Herzogenaurach, Germany: German sportswear company Puma hopes a raft of high-profile signings will stop sales falling this year after it reported revenue tumbled a worse-than-expected 13.2 per cent in the last three months of 2013.
Puma, 84 per cent owned by French luxury group Kering , reported fourth-quarter sales of €698.3 million ($960 million), a drop of 4.7 per cent stripping out currency effects as footwear sales shrank 13 percent, missing average analyst forecasts for €718 million.
Puma ranks a distant third in the sports apparel industry behind Nike and Adidas and new CEO Bjoern Gulden is trying to return the company to its sporting roots under a turnaround plan that breaks with former chief Jochen Zeitz’s focus on sports-inspired fashion.
Puma, which last month ousted Nike as the kit supplier to English soccer club Arsenal from next season, said it expects flat net sales in 2014, with the second half expected to compensate for a shortfall in the first half.
Gulden, a former professional soccer player from Norway who took the helm last July, said the signing of Arsenal, Italian footballer Mario Balotelli and the extension of its sponsorship of sprinter Usain Bolt showed Puma was a “true sports brand.” “There is no doubt that we have issues in terms of lack of brand heat, commercial products and desirable distribution,” Gulden said in a statement.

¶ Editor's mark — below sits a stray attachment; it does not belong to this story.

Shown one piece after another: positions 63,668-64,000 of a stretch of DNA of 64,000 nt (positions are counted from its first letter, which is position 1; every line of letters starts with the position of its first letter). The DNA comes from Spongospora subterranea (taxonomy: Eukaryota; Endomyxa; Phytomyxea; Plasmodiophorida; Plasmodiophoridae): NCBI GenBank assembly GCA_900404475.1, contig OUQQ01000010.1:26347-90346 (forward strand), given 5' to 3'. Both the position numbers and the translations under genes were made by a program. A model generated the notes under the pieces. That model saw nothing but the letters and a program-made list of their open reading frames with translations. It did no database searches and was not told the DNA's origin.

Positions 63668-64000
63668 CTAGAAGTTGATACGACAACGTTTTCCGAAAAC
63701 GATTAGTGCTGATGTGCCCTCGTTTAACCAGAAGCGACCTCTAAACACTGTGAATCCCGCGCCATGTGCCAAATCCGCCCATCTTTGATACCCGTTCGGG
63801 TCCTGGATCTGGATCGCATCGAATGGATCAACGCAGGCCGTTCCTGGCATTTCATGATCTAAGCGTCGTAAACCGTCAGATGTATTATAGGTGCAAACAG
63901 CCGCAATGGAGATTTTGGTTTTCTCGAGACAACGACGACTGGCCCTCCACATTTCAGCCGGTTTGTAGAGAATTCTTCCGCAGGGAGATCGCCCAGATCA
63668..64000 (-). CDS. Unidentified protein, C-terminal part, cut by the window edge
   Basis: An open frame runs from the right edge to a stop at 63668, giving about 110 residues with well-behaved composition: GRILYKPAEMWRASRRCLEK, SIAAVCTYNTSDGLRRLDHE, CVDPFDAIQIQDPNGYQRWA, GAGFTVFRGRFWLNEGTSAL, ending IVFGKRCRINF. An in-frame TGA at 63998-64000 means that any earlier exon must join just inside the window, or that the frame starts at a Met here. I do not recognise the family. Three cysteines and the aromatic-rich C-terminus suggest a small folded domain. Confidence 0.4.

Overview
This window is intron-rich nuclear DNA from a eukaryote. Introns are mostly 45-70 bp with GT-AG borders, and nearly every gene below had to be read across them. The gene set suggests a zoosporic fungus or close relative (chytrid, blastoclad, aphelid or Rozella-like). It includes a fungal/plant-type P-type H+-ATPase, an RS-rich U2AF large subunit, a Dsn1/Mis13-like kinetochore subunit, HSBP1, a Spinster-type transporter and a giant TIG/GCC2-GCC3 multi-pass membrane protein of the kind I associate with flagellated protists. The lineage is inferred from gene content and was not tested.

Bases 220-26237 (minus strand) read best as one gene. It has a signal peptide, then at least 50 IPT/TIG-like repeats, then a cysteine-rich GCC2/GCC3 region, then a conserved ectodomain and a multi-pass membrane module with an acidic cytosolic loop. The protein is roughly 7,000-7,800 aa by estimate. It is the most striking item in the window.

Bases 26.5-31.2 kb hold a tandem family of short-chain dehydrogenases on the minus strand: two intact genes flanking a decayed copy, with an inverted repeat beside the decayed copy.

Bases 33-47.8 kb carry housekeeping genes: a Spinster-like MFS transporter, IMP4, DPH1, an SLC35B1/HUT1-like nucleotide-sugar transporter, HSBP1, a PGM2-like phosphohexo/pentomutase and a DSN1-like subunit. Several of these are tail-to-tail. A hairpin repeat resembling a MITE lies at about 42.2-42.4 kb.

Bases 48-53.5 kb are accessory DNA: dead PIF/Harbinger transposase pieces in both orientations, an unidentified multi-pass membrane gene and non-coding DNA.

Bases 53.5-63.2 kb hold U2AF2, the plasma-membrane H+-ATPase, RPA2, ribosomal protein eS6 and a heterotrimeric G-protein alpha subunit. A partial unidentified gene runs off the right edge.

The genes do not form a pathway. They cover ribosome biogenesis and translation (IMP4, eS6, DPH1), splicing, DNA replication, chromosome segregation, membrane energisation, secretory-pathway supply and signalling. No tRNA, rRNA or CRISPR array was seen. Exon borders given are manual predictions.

“This is not a quick fix but 2014 marks the start of the turnaround.” The soccer World Cup and the Winter Olympics in Sochi should help sportswear sales to grow between 3.5 per cent and 4 per cent this year, the World Federation of the Sporting Goods Industry (WFSGI) predicted last month.
Puma noted that a quarter of all teams at the World Cup would be wearing its kit, including Italy, Switzerland and four teams from Africa, seen as a big growth market for the future.
As it warned in November, Puma booked €129 million of costs in the fourth quarter to close a development centre in Vietnam and bring product staff from London to group headquarters in the small German town of Herzogenaurach.
It expects its gross profit margin to improve slightly in 2014 due to sourcing improvements and a changing product mix after the figure fell to 43.2 per cent in the quarter from 44.6 per cent due to discounting and currency effects.
Puma said it would propose to keep its dividend steady at €0.50 per share.